“22 Jump Street” is as much a surprise as the first film was. It satirizes everything from action films to cop films and anything else worth poking fun at. It could have been just awful but it’s remarkably funny, touching, and smart, even if it feels a tad overlong and overly ridiculous at times. I’m not sure it’s necessarily funnier than the first movie, but both of these films have set a new standard for TV-to-film adaptations. I’m not really sure how much any of this stuff is actually like the show it’s based on, but a new standard of action-packed comedy has been set and the chemistry-rich Hill and Tatum are easily today’s Abbott and Costello.  GRADE: B+

Trailer for 22 Jump Street on TrailerAddict.

Friday, June 06, 2014

In the Loop: “Edge of Tomorrow” is a Surprisingly Spectacular Sci-Fi Thriller

The outlook on Tom Cruise’s latest big screen adventure didn’t look promising. His last film “Oblivion” (which, for the record, I actually enjoyed) wasn’t quite the big hit the mega star was used to. Many complained about the film borrowing too heavily from other, better sci-fi films. And now we have “Edge of Tomorrow” which, from its not-that-amazing marketing campaign seemed like “Groundhog Day” meets “Battle: Los Angles.” The latter wasn’t exactly the type of movie I would want to see get the “do over” plot treatment. So I was pleasantly surprised, along with whoever nervously shelled out money this past weekend, when “Edge of Tomorrow” turned out to be a real hoot: it’s a completely solid sci-fi film with great action, characters, and a plot, while not completely original, that works even with the sometimes problematic time travel plot mechanics. In other words, I really loved it.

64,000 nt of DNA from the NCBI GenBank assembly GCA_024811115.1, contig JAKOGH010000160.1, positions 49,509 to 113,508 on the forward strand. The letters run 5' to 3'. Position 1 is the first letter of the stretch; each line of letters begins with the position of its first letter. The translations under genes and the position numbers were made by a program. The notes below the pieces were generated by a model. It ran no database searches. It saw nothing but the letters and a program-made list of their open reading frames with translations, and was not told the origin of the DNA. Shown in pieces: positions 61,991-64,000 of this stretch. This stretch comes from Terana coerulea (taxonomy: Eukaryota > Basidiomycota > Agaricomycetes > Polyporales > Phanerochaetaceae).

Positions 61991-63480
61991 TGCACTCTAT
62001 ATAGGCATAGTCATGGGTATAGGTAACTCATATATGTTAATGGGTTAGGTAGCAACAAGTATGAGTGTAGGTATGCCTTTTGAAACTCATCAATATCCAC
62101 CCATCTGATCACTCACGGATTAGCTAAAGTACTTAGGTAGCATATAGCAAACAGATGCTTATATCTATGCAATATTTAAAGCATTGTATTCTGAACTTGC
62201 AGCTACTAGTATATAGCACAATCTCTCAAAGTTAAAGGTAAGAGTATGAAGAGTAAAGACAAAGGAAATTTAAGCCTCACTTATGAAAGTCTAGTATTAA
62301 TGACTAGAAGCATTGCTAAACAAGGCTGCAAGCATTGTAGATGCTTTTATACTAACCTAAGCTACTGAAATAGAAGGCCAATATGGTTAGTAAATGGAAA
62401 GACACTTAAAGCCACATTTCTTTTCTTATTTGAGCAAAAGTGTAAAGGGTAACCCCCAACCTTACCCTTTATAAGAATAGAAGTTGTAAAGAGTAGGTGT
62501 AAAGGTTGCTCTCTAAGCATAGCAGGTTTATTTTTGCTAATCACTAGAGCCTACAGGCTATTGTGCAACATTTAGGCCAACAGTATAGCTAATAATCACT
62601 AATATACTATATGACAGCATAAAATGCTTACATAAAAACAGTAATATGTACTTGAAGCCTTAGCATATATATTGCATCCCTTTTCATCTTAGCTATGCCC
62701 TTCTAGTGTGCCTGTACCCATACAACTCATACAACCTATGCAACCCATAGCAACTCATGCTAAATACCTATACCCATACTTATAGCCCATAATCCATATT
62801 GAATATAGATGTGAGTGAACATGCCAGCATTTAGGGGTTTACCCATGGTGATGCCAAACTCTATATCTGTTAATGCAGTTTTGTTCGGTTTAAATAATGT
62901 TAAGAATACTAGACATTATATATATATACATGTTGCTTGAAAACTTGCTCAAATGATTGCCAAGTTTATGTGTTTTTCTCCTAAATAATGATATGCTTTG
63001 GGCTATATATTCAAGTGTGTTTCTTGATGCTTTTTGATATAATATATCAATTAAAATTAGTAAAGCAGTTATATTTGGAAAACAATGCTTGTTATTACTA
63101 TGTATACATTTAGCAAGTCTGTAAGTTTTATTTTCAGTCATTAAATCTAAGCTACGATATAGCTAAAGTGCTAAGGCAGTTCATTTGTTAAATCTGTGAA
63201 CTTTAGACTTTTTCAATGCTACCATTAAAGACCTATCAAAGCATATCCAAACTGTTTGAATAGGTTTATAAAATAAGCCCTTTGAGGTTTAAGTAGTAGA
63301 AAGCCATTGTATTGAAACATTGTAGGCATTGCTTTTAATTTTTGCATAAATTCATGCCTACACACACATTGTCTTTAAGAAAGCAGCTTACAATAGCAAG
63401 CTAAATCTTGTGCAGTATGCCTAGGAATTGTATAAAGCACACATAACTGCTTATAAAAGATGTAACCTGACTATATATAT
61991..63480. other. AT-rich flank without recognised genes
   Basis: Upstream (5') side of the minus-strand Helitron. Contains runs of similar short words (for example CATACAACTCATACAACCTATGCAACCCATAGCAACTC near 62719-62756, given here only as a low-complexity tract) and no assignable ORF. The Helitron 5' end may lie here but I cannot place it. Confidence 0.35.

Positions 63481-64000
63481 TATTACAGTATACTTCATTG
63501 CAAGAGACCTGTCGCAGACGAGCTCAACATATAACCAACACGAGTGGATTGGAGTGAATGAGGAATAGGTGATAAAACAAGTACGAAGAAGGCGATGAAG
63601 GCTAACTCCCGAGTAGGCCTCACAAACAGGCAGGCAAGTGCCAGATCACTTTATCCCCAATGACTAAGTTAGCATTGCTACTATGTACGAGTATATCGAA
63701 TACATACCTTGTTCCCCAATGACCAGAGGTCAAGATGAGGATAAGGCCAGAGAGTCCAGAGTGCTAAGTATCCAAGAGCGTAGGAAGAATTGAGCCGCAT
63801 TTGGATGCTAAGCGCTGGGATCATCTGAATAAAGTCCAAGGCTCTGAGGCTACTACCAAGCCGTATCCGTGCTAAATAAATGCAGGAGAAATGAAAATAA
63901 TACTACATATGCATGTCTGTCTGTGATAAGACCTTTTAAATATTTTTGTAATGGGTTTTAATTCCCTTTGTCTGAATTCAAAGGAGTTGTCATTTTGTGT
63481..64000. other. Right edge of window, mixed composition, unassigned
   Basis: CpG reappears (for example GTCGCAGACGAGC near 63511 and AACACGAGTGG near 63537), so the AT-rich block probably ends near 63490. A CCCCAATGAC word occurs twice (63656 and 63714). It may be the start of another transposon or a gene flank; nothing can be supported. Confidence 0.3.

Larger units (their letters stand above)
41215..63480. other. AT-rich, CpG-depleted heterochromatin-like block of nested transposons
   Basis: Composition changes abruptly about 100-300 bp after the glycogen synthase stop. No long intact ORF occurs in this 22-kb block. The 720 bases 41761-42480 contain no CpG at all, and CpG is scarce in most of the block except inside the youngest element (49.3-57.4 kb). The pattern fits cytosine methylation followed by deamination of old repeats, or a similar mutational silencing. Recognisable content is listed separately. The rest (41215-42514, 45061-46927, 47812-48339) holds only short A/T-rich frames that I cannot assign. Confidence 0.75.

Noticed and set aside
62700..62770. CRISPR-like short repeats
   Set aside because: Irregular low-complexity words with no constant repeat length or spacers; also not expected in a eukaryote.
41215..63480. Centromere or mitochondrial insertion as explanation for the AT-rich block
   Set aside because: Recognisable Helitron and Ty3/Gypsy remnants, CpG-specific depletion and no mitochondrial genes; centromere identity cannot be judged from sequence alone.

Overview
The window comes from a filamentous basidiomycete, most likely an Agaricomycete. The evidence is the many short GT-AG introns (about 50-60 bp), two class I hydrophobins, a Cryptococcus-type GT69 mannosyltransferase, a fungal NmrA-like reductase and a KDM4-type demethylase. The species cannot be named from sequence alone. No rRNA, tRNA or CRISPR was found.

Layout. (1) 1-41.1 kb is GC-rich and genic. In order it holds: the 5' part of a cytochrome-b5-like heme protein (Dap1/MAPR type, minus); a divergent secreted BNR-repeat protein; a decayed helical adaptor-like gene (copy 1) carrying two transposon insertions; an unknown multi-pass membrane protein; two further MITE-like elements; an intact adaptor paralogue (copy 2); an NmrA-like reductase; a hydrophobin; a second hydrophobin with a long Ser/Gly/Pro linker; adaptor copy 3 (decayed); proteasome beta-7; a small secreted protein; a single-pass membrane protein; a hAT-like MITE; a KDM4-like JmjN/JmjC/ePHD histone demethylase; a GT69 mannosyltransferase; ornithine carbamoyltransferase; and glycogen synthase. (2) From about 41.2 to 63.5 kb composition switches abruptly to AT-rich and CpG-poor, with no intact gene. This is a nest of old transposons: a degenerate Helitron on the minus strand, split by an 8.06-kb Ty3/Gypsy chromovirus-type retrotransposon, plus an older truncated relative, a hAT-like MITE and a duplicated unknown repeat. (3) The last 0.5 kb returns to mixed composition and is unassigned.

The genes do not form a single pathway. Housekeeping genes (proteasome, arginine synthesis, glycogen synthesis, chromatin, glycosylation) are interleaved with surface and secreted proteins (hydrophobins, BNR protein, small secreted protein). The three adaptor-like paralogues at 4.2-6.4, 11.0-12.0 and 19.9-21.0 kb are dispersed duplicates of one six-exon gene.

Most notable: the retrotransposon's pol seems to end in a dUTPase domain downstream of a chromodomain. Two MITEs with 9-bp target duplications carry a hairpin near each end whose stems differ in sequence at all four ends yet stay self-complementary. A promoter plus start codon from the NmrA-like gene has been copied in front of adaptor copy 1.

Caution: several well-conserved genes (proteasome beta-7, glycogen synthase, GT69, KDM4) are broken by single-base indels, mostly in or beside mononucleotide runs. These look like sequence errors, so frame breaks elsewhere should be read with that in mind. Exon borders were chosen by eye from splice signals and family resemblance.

“Edge of Tomorrow” doesn’t quite have the plot that is easy to describe, but the basic gist involves a future in which aliens have invaded earth. They’re squid-like creatures who move fast and are pretty lethal. They’re referred to as Mimics. Tom Cruise plays Major William Cage, who has no previous combat training. He’s forced into a European-set invasion battle not unlike the Battle of Normandy. What was supposed to be a surprise attack on the enemy is anything but as the invasion goes horribly wrong; it’s as if the aliens knew they were coming. Cage is killed but not before a Mimic’s blood gets all over him; but then wakes up the day before, as if nothing had happened, where he repeats all of the previous day’s events leading up to his death in battle. He eventually seeks out super soldier Rita Vrataski (a bad-ass Emily Blunt) who just may know what’s going on. While things seem confusing at first, things begin to clear up as each day repeats more is revealed about why and what can be done with it. It’s pretty cool.